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Emerging Plan for Whanganui UCOL

8 August, 2014

Emerging Plan for Whanganui UCOL

Results from the Joint Wanganui District Council and UCOL Taskforce are emerging, with plans revealed today that will secure a strong footing for the polytechnic in the future.

“This package of initiatives will ensure Whanganui UCOL is part of a vibrant and thriving riverfront in a way that is financially and educationally sustainable” said UCOL Chairperson Malcolm Inglis.

Chair of the Joint Taskforce, Mayor Annette Main, said “A strong polytechnic in Whanganui is an extremely important factor for the future of our district and its place in our wider region. People in our community gave their time to the Taskforce working parties more than a year ago and it was definitely worth it. This work formed a solid platform for discussions and planning since then, and we are co-designing something which is uniquely Whanganui and a new regional model for the country.”

The plan builds on Whanganui UCOL’s base of over 32 programmes and 600 full time students. A new design and arts degree is proposed for next year, offering majors in visual arts, textiles/fashion design and graphic design, with electives such as warm glass, illustration, animation, life-drawing and printmaking. The focus for the next few months will be developing curriculum content with iwi partners, staff and local artists ready for NZQA accreditation.

The Minister for Tertiary Education, Steven Joyce has indicated his support for the plan “I am pleased to see the Council and UCOL working closely together, as well as collaborating with other tertiary education organisations to achieve better outcomes for learners”. The Tertiary Education Commission is looking for UCOL to significantly extend delivery in Whanganui.

Te Puna Matauranga and UCOL have renewed an Accord that reflects the commitment of both to support strong educational options for Maori. “There has been an enduring relationship with Te Puna and we are looking forward to a new phase in supporting Maori success at a tertiary level,” said Mr Inglis.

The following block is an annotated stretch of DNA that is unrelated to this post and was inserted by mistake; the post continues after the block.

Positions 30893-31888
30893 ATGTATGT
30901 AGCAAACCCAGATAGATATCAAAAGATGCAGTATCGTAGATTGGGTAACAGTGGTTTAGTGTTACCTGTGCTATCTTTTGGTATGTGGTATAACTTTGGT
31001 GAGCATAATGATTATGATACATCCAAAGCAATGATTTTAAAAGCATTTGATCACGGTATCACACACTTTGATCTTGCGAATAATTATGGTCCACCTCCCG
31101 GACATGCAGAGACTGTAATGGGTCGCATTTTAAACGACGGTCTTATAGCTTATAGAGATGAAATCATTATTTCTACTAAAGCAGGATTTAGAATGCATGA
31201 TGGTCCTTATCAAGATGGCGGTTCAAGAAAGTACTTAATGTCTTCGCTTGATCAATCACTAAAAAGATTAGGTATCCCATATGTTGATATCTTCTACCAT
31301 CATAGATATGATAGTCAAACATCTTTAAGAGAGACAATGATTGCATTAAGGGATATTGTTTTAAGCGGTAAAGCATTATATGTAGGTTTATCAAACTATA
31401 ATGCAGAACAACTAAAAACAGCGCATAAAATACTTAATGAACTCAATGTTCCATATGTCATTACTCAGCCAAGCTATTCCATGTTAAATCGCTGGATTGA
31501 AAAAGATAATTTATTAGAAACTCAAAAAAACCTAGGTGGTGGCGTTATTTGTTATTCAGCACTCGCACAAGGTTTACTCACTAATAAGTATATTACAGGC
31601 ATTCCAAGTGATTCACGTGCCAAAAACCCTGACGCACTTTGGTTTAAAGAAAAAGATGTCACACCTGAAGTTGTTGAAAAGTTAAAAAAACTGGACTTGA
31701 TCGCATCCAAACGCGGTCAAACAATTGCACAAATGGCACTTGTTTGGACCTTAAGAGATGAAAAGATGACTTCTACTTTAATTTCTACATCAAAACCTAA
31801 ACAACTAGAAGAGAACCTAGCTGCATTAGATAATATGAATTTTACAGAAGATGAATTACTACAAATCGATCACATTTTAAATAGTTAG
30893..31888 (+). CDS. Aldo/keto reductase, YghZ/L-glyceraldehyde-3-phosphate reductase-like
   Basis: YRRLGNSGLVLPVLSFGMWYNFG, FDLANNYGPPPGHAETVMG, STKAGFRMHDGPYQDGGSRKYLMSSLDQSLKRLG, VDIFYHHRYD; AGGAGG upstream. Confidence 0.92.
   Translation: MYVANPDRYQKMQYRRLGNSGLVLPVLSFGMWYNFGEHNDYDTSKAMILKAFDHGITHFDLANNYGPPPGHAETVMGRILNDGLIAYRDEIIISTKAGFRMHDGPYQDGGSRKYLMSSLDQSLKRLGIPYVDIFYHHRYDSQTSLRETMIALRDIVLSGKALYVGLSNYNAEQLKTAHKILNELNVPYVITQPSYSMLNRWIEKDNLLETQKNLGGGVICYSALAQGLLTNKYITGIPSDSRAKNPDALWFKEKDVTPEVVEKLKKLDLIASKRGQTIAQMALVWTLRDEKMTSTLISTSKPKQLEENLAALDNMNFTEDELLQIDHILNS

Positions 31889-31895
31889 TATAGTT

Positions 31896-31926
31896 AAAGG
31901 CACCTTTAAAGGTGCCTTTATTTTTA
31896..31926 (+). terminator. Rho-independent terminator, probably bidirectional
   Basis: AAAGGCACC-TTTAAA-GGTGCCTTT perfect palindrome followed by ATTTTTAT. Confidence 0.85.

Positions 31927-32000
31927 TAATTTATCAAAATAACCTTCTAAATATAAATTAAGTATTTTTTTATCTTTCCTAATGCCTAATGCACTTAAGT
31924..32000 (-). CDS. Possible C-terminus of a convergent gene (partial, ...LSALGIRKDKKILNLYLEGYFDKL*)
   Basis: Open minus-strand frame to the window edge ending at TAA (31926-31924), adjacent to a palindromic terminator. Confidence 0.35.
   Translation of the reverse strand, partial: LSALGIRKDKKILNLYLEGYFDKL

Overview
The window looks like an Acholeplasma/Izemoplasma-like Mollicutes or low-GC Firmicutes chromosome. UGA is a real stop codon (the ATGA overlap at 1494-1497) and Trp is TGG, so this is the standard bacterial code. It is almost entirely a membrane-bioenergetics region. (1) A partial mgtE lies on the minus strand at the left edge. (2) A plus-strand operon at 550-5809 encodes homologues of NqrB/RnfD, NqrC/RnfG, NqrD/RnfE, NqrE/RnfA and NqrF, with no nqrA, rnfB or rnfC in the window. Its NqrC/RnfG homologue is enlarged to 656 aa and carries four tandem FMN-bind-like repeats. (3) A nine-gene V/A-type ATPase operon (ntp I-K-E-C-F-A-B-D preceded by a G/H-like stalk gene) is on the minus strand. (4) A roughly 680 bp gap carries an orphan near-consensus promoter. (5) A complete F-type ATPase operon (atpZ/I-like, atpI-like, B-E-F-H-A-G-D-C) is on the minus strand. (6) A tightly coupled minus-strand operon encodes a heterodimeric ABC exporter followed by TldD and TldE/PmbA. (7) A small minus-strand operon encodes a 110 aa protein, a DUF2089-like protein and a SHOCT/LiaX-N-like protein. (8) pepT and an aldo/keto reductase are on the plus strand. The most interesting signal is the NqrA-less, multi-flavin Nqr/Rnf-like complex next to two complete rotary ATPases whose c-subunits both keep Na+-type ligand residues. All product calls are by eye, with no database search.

Forming relationships with other organisations is a key component of the new plan and one that has been actively progressed. “We are working on a new regional approach that includes innovative delivery models and flexible modes of study. A number of tertiary partnerships are likely to be involved to achieve this. The Open Polytechnic and Whanganui UCOL are the first to get started under the new approach, with local students receiving tutoring and support for a range of Open Polytechnic programmes at the Whanganui UCOL campus,” said UCOL Acting Chief Executive Clare Crawley.

The Open Polytechnic is New Zealand’s largest provider of flexible distance learning. The first Open Polytechnic programme to be introduced under this model is the NZ Institute of Management Certificate in Management, with at least eight more certificates, graduate diplomas and degrees being introduced over the next twelve months.

Chair of the Open Polytechnic, Murray Bain, said that this is an important collaboration for the Open Polytechnic and the organisation is very excited to be working with UCOL in Whanganui.

Opening up the campus to the community and sharing it with others was another recommendation from the Joint Taskforce that has been followed up and is part of the new plan. The District Council and UCOL are working on a proposal to create an Arts and Design Centre on Taupo Quay, where community expertise and education would come together. This would add to the diversity of the riverfront area, and work is under way to look at the concept of this being housed in UCOL’s two currently vacant buildings on Taupo Quay. If this concept is proven to work, then UCOL would invest the money to ensure these buildings are safe to occupy.

The future of hot glass qualifications and facilities is still being worked on. Both the Council and UCOL have committed to funding the hot glass facility on Campbell Street until the end of 2015. The two organisations are jointly exploring how a new community hot glass facility could be provided in 2016 and how a viable glass qualification can be developed.

ENDS

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